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Down With Human Suffering

May 24, 2003

Many people in my generation suffered enormous trauma at some point in our teen years. It was something our generation had to endure as a matter of technical necessity. It only lasted a few months, it's true. It's also true that we do not regret the final benefits that came from enduring the pain. But it left deep emotional scars which, to this day, are still evident, so that the mere mention of the trauma is enough to fill us with terror.

I speak, of course, of typing class.

Like soldiers returning from bloody battles, we don't like to talk about what we went through. When we do talk about it, it is only in hushed tones and only with those who experienced the same. But doing so is probably a good thing, with cathartically beneficial results.

In the same way that the advent of peace makes it easier to talk about the horror of war, a new technology that has changed the world of typing, making it possible to actually speak publicly about our wounds from typing class.

We were only 14 or 15 years old, far too young to face the grim realities of this Vale of Tears. But there we were, suffering a fate forced on us by life's circumstances. Fifty of us walked into the classroom every day, sitting down at our assigned desks with full knowledge that we were about to endure an hour of living Hell.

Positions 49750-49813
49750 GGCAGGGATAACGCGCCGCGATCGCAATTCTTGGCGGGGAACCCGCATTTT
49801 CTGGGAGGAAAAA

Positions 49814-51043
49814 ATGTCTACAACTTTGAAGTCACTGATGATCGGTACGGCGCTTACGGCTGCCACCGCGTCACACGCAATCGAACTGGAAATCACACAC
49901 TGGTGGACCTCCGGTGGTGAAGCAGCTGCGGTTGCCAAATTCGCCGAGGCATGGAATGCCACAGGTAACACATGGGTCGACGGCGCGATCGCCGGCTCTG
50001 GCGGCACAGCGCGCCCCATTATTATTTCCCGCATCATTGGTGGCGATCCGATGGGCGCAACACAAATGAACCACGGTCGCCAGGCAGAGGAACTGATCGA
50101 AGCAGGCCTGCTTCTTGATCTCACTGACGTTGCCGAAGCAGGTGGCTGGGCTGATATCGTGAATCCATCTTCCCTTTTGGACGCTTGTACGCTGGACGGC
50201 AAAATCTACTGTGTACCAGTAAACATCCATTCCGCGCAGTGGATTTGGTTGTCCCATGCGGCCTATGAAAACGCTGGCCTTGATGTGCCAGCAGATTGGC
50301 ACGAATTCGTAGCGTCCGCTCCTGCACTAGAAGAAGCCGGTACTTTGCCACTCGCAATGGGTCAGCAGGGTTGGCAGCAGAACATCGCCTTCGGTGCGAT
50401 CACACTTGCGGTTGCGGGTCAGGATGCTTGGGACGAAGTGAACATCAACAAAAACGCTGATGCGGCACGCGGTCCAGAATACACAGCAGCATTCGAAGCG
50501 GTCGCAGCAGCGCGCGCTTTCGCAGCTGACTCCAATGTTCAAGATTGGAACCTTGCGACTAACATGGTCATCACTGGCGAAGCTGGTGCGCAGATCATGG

In front of us were our IBM Selectrics, the state of the art at the time because they were electric and you didn't have to do that right-hand-wave to type the next line. You only had to press "Return." The little silver ball filled with letters would spin and spin as you typed, hammering the paper hard. It was a huge innovation over the tangling metal rods of the manual. But there was still no screen, and you still had to use "Liquid Paper" to cover your errors (the extra erasure tape was yet to be invented). There was still paper, and carbons.

Our job in that class was to do exactly what we were told. We typed what was in front of us, and only with the correct fingers. The tick tock of the timer was always running. It was started and then it would ding. We were judged instantly. Then the timer would start again, and the bell would ding again. Then judgment. On it would go for an hour: tick tock, ding, judgment, tick tock, ding, judgment.